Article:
A senior clinician has raised his concerns about recent reports of poor working conditions for junior doctors in some Scottish hospitals.
Professor Derek Bell OBE, President of the Royal College of Physicians of Edinburgh, responded to allegations that medical staff are worried about risks to patient safety and fear they are being undermined by “bad bahaviour from nurses”.
Junior doctors have also spoken about their top heavy workload with the Victoria Hospital in Kirkcaldy and Glasgow Royal Infirmary singled out for criticism.
Those concerns were highlighted by NHS Education for Scotland (NES) after a series of inspections, following “red flags”.
Professor Bell has said that dismissing or minimising concerns raised by junior doctors will have a negative impact on morale, making the situation worse.
He says it is vital that Scotland’s junior doctors are valued and that every effort is made to improve workplace culture, rota structure, and general working conditions.
He said: “It is absolutely paramount that Scotland’s junior doctors are properly valued by their colleagues and hospital management but unfortunately, recent reports indicate that this is not always the case.
“This is a worrying trend in the context of our ability to retain doctors, and issues around behaviour of colleagues and rota structure – which may appear inhumane to many - should be addressed.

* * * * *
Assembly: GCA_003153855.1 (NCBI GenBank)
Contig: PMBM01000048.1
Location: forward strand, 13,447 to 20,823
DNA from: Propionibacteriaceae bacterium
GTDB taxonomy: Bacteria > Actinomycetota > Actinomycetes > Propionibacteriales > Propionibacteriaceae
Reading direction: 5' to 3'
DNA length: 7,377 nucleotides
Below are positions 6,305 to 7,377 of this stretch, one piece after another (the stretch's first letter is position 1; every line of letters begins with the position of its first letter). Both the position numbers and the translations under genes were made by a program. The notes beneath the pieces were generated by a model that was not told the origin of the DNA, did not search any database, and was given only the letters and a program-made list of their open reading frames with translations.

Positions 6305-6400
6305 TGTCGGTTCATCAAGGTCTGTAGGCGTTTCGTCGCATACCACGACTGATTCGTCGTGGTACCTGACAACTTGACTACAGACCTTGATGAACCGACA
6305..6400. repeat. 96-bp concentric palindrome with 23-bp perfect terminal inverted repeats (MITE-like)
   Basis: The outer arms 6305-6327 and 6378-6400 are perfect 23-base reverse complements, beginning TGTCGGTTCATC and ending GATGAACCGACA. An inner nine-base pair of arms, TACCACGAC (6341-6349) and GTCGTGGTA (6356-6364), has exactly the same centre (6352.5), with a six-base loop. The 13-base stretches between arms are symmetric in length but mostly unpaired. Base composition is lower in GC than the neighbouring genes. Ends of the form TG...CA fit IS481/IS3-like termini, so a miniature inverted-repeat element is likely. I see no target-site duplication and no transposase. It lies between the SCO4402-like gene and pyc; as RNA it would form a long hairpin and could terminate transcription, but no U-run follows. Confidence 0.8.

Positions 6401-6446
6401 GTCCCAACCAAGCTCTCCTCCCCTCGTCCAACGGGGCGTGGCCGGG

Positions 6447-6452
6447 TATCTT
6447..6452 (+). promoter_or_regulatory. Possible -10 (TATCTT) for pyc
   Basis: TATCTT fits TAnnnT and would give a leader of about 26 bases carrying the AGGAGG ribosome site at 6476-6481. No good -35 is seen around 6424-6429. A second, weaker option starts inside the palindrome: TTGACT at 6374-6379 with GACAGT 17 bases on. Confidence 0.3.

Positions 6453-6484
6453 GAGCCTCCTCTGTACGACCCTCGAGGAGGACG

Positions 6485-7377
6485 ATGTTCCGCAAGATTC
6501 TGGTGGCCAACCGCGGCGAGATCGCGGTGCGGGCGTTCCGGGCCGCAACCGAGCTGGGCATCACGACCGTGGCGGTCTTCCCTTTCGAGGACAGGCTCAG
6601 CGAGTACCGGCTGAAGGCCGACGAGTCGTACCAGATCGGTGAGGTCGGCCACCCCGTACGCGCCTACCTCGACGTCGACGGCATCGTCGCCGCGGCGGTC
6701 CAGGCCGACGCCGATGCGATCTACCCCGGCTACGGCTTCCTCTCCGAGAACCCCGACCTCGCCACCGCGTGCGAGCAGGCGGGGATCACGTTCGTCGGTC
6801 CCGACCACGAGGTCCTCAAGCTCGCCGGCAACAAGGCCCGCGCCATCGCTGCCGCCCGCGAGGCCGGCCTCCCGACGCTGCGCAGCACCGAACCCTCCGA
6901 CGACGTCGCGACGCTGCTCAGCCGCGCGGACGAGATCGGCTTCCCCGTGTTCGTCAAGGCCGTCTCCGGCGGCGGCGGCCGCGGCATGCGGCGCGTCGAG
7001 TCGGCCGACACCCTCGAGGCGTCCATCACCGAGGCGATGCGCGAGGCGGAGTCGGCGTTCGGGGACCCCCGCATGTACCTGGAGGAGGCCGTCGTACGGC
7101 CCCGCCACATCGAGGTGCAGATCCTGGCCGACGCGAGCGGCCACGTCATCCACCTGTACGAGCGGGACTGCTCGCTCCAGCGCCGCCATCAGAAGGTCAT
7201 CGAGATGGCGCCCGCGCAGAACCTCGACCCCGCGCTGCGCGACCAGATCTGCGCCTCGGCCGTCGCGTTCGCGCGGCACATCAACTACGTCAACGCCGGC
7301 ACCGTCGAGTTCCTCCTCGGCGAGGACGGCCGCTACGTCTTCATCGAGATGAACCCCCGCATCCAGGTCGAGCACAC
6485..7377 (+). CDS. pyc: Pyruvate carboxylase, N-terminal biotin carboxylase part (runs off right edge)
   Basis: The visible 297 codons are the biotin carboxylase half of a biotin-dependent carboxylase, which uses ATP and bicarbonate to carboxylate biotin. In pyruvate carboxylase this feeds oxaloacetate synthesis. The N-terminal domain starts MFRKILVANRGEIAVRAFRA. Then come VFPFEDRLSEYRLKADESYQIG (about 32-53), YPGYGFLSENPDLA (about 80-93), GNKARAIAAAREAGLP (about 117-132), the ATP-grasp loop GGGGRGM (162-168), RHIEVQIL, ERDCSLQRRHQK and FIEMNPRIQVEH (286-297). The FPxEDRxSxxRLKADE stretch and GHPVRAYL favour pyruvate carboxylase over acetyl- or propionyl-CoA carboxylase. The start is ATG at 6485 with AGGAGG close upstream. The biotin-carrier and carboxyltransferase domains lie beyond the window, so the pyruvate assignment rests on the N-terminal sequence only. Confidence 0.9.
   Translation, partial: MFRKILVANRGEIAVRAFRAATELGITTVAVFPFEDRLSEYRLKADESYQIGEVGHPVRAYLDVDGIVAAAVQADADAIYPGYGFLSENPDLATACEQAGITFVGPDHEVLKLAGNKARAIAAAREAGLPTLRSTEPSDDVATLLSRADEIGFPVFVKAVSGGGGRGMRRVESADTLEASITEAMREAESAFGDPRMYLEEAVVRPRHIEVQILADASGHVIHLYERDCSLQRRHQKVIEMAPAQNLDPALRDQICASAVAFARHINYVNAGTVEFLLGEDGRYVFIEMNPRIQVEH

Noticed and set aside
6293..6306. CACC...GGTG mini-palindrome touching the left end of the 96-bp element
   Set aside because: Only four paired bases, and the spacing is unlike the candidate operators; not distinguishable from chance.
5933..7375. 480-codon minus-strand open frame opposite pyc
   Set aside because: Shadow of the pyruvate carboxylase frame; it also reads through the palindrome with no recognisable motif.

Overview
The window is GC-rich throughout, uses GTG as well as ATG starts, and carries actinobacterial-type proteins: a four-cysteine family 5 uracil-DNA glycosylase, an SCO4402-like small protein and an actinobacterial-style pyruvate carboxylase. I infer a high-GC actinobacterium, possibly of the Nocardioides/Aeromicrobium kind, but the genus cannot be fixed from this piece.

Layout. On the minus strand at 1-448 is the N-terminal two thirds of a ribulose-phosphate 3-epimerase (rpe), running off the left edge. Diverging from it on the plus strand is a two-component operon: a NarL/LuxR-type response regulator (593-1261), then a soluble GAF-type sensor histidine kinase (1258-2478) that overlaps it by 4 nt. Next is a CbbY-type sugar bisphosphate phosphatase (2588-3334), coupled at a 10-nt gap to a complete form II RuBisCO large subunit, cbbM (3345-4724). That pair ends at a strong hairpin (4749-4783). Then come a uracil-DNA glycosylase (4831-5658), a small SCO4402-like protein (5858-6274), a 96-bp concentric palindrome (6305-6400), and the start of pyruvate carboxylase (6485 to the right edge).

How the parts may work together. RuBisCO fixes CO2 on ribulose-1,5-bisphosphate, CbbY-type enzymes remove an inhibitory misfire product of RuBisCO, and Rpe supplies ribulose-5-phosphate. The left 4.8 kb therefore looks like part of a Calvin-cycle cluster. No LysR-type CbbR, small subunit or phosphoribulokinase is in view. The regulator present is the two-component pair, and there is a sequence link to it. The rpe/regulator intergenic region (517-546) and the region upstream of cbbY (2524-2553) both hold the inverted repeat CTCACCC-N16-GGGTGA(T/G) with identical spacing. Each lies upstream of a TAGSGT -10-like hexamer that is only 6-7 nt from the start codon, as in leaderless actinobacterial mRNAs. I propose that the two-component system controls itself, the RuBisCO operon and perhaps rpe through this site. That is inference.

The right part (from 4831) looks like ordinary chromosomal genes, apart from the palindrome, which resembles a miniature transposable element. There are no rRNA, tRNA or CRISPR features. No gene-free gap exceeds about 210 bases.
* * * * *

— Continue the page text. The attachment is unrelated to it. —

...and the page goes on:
“The GMC National Training Survey for 2019 highlights a number of red flags in Scotland and the recent reports from health boards are concerning.
“These problems require positive action based on accepting that this is a growing problem.
“Alienation of doctors in training by dismissing or minimising their concerns will merely aggravate the situation.”
Professor Bell said that according to the latest census survey of physicians, which is a joint initiative between the three UK physician Colleges including the Royal College of Physicians of Edinburgh, there continues to be “significant pressures” across the UK with rota gaps, unfilled posts and high levels of sickness absence.
He added: “This impacts on quality of care, morale and patient safety - 40 per cent of consultants and 63 per cent of higher specialty trainees said rota gaps occurred on a daily or weekly basis with only 7 per cent and 12 per cent respectively said such gaps did not lead to significant patient safety issues.
“We must do all that we can to ensure that medicine is seen as a lifetime career, with many opportunities, rather than just a job which “plugs gaps”.
“Our new workforce campaign, Time For Doctors, highlights the importance of training, retaining and valuing our clinicians. Ensuring rest breaks are taken, that senior input is readily available and timing ward rounds to meet rota and training needs are all actions that can help.”
Scottish Conservative Health Spokesperson Miles Briggs, said: “Junior doctors are the future of our NHS and it is crucial they feel listened too and valued at work.Pressures on the NHS are going to continue to grow and it is vital we retain doctors to meet growing demand.
“The Scottish Conservatives are committed to ‘Looking after those who look after us’ which includes working conditions of all NHS staff.”